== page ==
5. Using a surgical scalpel and standard sharps precautions, make wells in one of the 100 mm silicone elastomer-coated petri dishes. This will be the assay dish.
    1. Make wells ~1 cm apart and with a diameter of ~3 - 4 mm. 25 wells can easily fit in a 100 mm assay dish. Wells should be at least 6 mm removed from the walls of the dish. Figure 2 illustrates the spacing of the wells. Each well will contain one fluid-secreting tubule during the experiment. Thus, a dish containing 25 wells will allow 25 tubules to be analyzed.
    2. Use a permanent marker to mark the position of the wells if needed.
    3. Make the walls of the well as smooth as possible by placing the scalpel in the elastomer, and then using the opposite hand to rotate the dish 360°.
    4. Then, using standard sharps precautions, dip a 30 G needle into the non-hardened elastomer from step 1.4 and place a small drop at the bottom of each well. This smoothens out the bottom of the well. Allow to cure (harden) x 24 - 48 hr.
  6. Prepare the Minutien pins.
    1. Place 0.15 mm black anodized Minutien pins in a row on a piece of 1 inch standard lab labeling tape. The pins’ long axis should be orthogonal to the tape’s long axis. Cut the tape along its length in order to sever each pin into two approximately equal halves (Figure 3). Use one half-pin for each well.

Figure 3

Figure 3. Cutting the Minutien Pins. The pins are lined up on a piece of labeling tape in parallel. Then, scissors are used to cut the pins in half. Please click here to view a larger version of this figure.

  1. Insert each half-pin into the silicone elastomer approximately 1 mm to the right of each well (if right-handed; if left-handed, insert the pin to the left of each well). This is most easily done when visualizing the wells at low power under a dissecting stereomicroscope and is aided by use of a blunt forceps. Figure 2 illustrates the positioning of the pins.

2. Preparing Fine Glass Rods

Note: In this step, a glass rod is prepared that will be used to transfer the tubules from the dissecting dish into the bathing drop. The glass rod is re-used from experiment to experiment, so this step is performed only once unless the rod breaks and a new one is needed.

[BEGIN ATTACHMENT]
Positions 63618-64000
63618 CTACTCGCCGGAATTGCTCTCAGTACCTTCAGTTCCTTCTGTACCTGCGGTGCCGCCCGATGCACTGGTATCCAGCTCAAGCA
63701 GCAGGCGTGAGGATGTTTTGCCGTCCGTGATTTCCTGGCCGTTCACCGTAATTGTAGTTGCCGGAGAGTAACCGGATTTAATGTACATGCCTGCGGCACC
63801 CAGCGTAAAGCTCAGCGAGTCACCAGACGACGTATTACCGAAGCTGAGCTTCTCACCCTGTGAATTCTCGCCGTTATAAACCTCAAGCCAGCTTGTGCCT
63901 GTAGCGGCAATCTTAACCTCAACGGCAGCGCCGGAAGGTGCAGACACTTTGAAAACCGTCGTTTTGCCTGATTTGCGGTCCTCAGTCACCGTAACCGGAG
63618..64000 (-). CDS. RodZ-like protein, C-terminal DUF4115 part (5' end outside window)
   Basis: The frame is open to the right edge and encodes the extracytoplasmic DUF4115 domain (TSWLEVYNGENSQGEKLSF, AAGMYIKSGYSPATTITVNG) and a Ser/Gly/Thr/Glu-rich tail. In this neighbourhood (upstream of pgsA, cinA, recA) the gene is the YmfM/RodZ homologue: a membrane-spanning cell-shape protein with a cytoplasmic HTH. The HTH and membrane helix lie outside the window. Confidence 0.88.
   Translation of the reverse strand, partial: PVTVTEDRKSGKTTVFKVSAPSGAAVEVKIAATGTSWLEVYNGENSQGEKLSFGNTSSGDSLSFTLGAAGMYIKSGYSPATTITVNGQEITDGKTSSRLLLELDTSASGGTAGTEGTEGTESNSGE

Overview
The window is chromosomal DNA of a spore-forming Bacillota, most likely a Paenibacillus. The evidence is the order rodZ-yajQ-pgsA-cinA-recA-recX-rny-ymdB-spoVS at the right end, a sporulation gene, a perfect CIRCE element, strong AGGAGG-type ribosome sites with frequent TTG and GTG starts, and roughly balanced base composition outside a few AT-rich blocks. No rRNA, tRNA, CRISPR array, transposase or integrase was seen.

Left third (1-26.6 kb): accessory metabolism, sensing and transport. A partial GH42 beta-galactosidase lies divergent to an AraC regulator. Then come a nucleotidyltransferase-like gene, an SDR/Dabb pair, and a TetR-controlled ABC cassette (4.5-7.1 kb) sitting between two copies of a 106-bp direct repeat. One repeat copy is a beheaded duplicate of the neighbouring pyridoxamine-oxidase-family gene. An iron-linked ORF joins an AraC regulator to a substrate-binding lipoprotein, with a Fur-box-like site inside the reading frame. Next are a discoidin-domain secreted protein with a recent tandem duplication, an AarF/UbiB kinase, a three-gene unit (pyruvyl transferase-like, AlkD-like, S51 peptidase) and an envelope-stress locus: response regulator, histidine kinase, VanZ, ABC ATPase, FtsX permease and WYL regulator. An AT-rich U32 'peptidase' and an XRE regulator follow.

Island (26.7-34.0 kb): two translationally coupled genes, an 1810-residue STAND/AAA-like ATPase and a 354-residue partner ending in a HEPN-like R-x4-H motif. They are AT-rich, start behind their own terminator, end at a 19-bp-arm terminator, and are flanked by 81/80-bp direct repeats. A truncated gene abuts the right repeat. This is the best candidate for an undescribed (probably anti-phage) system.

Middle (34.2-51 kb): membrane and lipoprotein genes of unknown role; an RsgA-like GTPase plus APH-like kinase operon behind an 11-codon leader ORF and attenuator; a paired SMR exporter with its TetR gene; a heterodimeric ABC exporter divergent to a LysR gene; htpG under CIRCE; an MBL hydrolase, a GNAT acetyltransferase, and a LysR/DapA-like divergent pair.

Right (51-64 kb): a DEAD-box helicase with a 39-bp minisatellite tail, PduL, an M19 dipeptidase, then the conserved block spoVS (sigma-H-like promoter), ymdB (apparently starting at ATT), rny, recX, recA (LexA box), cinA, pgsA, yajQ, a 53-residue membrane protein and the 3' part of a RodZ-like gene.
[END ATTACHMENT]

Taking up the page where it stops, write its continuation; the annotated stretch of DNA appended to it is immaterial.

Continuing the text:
1. Obtain sheets of 3 mm (1/8 inch) thick stained black glass from a hobby store and appropriate glass-cutting equipment, such as a glass cutter and pliers. Use appropriate safety equipment (thick gloves, goggles).
  2. Cut the glass into strips ~ 6 mm wide x 10 cm long
  3. Hold a glass strip in each hand. Soften the short end of each strip over the flame of a Bunsen burner, using appropriate safety precautions. Then, push the ends of the two strips together and pull apart in a smooth movement to create a fine glass rod with a handle.

3. Physiology Setup

Note: In this step, the microscope, electrometer and electrical circuit is set up. Other than periodic re-chloriding (step 3.2) of the silver wires and re-calibration of the electrometer (step 3.8), this step is performed only once. Figure 4 illustrates the setup.

Figure 4

Figure 4. Physiology Setup. The physiology setup is pictured here. (A) Overview of the setup. The stereomicroscope is placed inside the Faraday cage with the micromanipulators on either side. A fiber optic light is threaded through a hole in the side of the Faraday cage. The electrometer is placed outside the Faraday cage. (B) To chloride coat the silver wires, the wire is immersed into bleach. (C) Close-up of the setup. The straight microelectrode holder, shown in this picture on the left, is threaded onto the probe of the electrometer. The ion-specific electrode will then be threaded over the silver wire into the electrode holder. On the right, the reference electrode is threaded over the silver wire of the 45° microelectrode holder. The circuit must then be appropriately grounded. The assay dish is shown as it will be positioned when performing measurements. Please click here to view a larger version of this figure.

  1. Place the stereomicrosope with ocular micrometer inside the Faraday cage. Ground to the interior of the Faraday cage, which is then grounded to the chassis ground of the electrometer. Place the micromanipulators on either side of the microscope (Figure 4A).
  2. Chloride two silver wires by immersing in bleach for at least 1 hr. Extend overnight (O/N) if necessary (Figure 4B). Repeat this step whenever the silver wires need to be re-chlorided, for example if they are grey in appearance rather than black.
  3. Thread one chlorided silver wire into each of the microelectrode holders.
  4. Establish the electrical circuit with appropriate grounding. For example, place the vented, straight microelectrode holder, which will hold the ion-specific electrode (ISE), on the electrometer probe, which is secured onto the micromanipulator (Figure 4C).
  5. Secure the vented, 45° microelectrode holder, which will hold the reference electrode, onto the other micromanipulator (Figure 4C). Then ground to the circuit ground on the electrometer.
  6. Ground the “A-B out” output BNC of the electrometer to the chassis ground of the electrometer.
  7. Place the fiber optic light source outside of the Faraday cage, with the gooseneck pipe threaded through a hole into the Faraday cage (Figure 4A).